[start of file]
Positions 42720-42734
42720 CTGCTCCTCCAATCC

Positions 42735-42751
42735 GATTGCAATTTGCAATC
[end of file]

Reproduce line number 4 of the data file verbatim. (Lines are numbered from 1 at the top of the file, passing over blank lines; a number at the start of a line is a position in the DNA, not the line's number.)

42735 GATTGCAATTTGCAATC